Will Ronda Rousey finally meet her match when she steps into the Octagon on Saturday night at Mandalay Bay in Las Vegas to fight Alexis Davis?
Well, it's certainly a possibility. It's also difficult to bet against an undefeated bantamweight champion who has forced eight of her nine opponents to submit via a devastating armbar.
Here's a look back at the success of Rousey's finishing move:
Rousey has simply dominated her division, having beaten five previous opponents within the first minute of the fight. However, Davis looks ready to avoid adding to that statistic.
A black belt in jiu-jitsu, Davis is extremely well-rounded, both on her feet and on the ground. She's a gritty fighter who is capable of going the distance due to some impressive defense.
Davis also knows her standing heading into Saturday's fight, and she's not bothered, whatsoever, according to a tweet from UFC:
One more thing: Rousey has never fought a jiu-jitsu black belt before.
However, Rousey has been training in that style of fighting, and she's obviously built up quite a bit of confidence, according to an interview with Damon Martin of The Great MMA Debate, via David St. Martin of MMA Fighting:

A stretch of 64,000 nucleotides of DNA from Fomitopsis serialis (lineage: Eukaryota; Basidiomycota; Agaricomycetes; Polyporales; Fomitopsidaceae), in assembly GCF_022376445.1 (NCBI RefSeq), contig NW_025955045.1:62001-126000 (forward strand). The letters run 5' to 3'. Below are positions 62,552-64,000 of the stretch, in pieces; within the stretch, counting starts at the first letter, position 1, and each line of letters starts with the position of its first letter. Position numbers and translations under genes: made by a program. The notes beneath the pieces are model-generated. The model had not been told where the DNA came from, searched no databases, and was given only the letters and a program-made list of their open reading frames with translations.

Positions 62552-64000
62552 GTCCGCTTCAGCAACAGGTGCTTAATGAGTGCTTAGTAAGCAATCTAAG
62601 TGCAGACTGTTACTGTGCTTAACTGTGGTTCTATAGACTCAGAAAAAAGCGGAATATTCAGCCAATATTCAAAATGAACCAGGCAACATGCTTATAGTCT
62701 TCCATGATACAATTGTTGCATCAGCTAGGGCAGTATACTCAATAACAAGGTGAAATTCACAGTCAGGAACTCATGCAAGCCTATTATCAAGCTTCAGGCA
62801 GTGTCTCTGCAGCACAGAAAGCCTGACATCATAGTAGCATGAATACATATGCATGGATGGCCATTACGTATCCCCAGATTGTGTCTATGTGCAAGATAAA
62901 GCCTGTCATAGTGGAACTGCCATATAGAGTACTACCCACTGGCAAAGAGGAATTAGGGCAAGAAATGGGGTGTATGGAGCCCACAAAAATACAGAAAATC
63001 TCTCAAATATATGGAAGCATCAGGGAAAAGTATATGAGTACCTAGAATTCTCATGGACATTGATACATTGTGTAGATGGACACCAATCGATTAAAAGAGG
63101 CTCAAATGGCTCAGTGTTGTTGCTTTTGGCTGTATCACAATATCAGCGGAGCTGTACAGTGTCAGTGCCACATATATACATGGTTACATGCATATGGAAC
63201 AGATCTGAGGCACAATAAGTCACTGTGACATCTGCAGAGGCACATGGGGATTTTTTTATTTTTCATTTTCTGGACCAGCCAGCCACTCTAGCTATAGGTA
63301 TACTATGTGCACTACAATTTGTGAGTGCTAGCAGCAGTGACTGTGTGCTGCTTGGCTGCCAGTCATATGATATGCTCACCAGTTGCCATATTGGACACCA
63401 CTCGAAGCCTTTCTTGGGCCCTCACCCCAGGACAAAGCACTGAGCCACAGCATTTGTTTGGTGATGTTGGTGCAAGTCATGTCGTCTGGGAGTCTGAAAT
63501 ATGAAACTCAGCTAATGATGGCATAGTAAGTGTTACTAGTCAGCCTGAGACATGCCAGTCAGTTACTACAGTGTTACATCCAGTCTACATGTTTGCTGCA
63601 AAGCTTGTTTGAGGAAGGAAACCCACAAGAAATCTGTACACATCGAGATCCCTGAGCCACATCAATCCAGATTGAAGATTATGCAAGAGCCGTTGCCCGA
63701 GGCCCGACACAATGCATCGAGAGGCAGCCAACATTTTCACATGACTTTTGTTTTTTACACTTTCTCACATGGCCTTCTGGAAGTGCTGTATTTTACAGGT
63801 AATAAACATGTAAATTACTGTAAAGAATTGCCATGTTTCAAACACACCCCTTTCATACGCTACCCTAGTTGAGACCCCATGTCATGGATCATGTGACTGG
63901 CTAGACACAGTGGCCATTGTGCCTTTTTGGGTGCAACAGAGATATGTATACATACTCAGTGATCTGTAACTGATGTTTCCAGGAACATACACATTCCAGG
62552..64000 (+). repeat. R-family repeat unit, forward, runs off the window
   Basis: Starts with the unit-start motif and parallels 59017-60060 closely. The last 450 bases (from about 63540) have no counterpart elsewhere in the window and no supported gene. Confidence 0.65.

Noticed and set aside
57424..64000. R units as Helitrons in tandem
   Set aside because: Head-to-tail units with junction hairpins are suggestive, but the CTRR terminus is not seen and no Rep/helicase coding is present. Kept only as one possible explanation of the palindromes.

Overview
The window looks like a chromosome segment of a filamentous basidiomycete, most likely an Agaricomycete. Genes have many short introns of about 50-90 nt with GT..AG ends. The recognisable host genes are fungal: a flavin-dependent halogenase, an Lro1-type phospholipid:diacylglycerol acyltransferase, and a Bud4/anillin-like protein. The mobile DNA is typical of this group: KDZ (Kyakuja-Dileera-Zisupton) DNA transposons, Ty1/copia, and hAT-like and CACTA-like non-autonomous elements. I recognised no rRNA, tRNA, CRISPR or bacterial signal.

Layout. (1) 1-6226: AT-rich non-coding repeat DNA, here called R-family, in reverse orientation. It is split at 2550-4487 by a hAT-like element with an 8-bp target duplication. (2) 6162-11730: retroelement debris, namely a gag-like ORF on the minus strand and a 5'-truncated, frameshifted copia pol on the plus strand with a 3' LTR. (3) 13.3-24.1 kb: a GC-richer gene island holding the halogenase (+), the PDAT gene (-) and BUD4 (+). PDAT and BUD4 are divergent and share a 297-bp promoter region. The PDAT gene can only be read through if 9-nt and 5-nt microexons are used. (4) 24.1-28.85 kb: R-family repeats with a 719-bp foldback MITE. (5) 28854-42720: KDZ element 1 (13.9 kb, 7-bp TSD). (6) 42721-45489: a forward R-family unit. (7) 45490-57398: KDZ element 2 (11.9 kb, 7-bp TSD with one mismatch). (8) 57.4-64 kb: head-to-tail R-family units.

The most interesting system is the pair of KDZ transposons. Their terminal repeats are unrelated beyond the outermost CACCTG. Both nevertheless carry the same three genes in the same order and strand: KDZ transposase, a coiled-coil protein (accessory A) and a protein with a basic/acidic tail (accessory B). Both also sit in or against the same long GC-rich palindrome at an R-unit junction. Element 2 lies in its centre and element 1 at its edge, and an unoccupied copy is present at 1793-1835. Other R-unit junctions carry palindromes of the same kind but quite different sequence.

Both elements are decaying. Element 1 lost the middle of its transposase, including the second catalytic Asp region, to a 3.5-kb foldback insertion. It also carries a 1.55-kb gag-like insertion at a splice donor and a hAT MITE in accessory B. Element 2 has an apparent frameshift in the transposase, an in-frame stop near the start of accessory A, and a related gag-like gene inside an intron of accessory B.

It's definitely an interesting new challenge [fighting BJJ black belt Alexis Davis at UFC 175]. One thing that I couldn't stand when I was just watching MMA and coming from Judo was all these people talking about how the Jiu Jitsu people would beat any Judo player. It was such a stereotype that I thought, and still think, that I could beat any girl in the world, any weight division, gi or no-gi, black belt and in any ruleset they want, in just pure Jiu Jitsu.
Some may view Rousey's comments as pure trash talk; however, her words exude confidence and give her the mental edge prior to the fight.
While Davis is very capable of holding her own on her feet, she may not be able to escape Rousey's impressive takedown ratio of 7.73 every 15 minutes.
Marc Raimondi of Fox Sports relayed a recent incident proving exactly how strong Rousey is:
Sure, Davis could stand on the defensive to avoid a potential early takedown, but Rousey's athleticism and Olympic pedigree give her an advantage in mobility over her opponent.
Davis' best chance is to use her reach advantage—68" to Rousey's 66"—to keep the champion at bay and stand for as long as possible. A brawling-style match would certainly play into Davis' favor.
Although, if these fighters choose to grapple excessively, and Davis can't produce countermoves to get back on her feet, she'll just be another statistic in Rousey's win category.
Prediction: Rousey via submission